When Margaret and I were dating, one of the things that appealed to me the most about her was her friends.  She has a small, tight group of girls that she has been close to since pre kindergarten days, and they all grew up on the same block.  I came to really like the girls she grew up with, and their families.  During our dating years, some of our trips took us over to the Murphy’s house, right around the block from town hall.

I always looked forward to any visit to the Murphy home, as it meant that Gene Murphy was there, puttering about, serving us food, grilling, making sure we were all comfortable.  But best of all, while he flipped burgers or poured drinks, Mr. Murphy was an endless fountain of knowledge, a brain that teemed over with all sorts of interest.  He was like a big balloon, filled with history and civil engineering and town infrastructure, and all you had to do was poke a hole in one side of the balloon, and “POP”- out came gushing Eli Whitney and the Cotton Gin, and the Triangle Shirtwaist Factory Fire Disaster, and how the New York City Water Tunnel Number 3 was currently drilling at roughly 300 feet below surface of Manhattan, and recent events at the Irish American Historical Society  on lower Fifth Avenue, and how the Milk and Sugar helped transform Bay Shore’s Main Street, and how the New York City grid layout so entirely changed the identity of the little island at the tip of the Hudson…  Over the course of time I came to learn that Gene Murphy was the head of zoning, in the town of Islip.  But beyond that, conversations with Gene revealed a position in life that few individuals ever receive- that of having a career perfectly matched to one’s gifting.

And as the years have gone by, in speaking to other people in the town, I came to hear of Gene’s achievements in the town of Islip.  It’s a far reaching job, encompassing a national airport, countless schools, baseball fields, railroad lines, civic centers- and thousands upon thousands of homes.  The one thing that stands about Gene is that he never speaks about himself, or his doings.  It was in speaking with other people that I came to understand the broad impact of his decades of hard work.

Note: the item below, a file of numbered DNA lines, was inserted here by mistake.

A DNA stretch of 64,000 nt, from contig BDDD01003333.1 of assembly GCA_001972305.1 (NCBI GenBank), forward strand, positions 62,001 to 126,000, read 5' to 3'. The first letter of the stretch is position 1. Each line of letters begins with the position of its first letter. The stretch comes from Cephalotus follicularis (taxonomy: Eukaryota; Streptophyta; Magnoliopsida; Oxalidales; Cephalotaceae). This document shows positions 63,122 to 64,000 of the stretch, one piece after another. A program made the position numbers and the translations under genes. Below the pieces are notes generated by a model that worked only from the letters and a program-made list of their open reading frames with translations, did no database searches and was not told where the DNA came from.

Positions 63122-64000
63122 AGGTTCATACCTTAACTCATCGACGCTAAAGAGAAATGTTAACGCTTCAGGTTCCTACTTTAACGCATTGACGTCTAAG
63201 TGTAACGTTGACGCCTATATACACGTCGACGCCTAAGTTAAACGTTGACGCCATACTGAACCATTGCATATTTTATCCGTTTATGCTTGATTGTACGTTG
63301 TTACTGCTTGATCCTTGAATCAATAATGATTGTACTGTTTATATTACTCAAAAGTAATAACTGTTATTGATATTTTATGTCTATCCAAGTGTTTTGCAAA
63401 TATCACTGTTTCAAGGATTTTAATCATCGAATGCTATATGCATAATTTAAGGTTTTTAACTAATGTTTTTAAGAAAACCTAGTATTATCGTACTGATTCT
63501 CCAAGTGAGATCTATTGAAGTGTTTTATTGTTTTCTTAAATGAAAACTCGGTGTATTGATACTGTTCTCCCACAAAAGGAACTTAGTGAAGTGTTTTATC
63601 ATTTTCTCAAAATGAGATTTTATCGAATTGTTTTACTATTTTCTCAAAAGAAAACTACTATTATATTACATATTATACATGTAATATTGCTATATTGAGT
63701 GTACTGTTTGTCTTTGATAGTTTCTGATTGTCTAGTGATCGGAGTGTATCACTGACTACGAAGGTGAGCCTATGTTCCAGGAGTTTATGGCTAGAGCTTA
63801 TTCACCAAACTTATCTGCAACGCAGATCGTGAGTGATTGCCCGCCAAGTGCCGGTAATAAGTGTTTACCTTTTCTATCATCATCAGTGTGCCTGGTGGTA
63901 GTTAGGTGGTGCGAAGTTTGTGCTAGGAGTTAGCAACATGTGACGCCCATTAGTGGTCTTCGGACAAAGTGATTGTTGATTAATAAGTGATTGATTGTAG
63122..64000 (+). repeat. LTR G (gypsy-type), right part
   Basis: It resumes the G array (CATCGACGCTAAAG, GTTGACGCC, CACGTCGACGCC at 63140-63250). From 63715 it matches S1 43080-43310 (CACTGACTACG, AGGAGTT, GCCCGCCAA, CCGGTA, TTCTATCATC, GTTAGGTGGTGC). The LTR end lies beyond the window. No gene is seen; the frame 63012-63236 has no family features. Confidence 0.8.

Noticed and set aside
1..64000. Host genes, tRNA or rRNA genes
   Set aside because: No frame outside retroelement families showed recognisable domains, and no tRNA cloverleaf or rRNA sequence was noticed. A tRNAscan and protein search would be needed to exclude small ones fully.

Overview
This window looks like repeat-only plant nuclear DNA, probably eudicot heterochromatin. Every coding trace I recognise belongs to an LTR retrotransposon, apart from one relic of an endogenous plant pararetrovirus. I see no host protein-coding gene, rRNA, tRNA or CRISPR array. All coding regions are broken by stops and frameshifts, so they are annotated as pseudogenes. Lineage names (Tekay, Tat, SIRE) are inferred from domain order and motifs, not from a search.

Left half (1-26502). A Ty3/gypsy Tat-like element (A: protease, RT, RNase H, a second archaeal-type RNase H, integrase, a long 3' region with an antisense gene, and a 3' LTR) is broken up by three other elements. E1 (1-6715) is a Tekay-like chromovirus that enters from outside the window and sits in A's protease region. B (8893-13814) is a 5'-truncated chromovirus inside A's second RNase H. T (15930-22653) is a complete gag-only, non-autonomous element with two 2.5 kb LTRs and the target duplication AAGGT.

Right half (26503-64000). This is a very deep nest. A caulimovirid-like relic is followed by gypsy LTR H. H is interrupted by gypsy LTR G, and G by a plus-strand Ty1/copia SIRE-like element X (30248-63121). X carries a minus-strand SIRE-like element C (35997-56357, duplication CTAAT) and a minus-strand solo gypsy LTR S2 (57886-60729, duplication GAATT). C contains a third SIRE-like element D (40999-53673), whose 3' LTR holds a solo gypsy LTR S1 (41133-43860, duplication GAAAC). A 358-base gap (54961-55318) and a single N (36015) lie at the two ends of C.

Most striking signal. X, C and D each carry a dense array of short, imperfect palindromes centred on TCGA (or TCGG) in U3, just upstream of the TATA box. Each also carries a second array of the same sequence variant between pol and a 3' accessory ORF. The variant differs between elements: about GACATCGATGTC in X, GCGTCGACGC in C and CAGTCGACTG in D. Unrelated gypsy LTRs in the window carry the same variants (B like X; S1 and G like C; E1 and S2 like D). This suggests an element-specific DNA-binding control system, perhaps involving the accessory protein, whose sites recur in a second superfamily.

One of my favorite stories is the company car, allotted to Gene for use by the town of Islip.  Thing is, Gene lives just a five minute walk, probably a quarter mile from town hall.  And so Gene refused to use the car, but would walk every day.  And so, as I headed off to my art studio, I would always see Gene walking to his office.  It struck me as such a small but good thing to have somebody so civic minded, that they would refuse the creature comfort of a car for personal use.

Thousands of years ago, Aristotle used the word “zoon politicon” when describing human beings, which is to say “social animals.”  In order for this social animal to flourish, there needs to be “politikon bion” or a “public life” which enables the human being to realize their maximum potential in the sphere of a healthy public community.  Apart from this public sensibility, a self centered human being withdraws into unhealthy, self serving pursuits.  Thousands of years later, we read Aristotle’s words with a pang of worry- the pendulum has swung too far over to the importance of the individual, and we acknowledge need for civic minded individuals.

As the years have gone by, and as Margaret and I have gone from boyfriend and girlfriend, to husband and wife, to father and mother, we still pass the occasional pleasant evening beside the pool at Gene and Pat’s house.  And I always think, in leaving the Murphy home, that it is such a shame that all we ever hear of is the corruption of government on various levels, and why doesn’t somebody tell the story of decades of service and hard work by good men in the public sphere?  As Gene sat for his portrait in my studio, his eyes lit up when he described the new lampposts which will transform the upper main street of Islip Avenue.  “It will really benefit the business, the shop owners in this often overlooked strip, and I’m just hoping it will really benefit everyone in the area” Gene said, and my brush moved as rapidly as possible to capture the glow on his face.


Gene Murphy, day one progress

 Gene Murphy

Gene Murphy, finished painting


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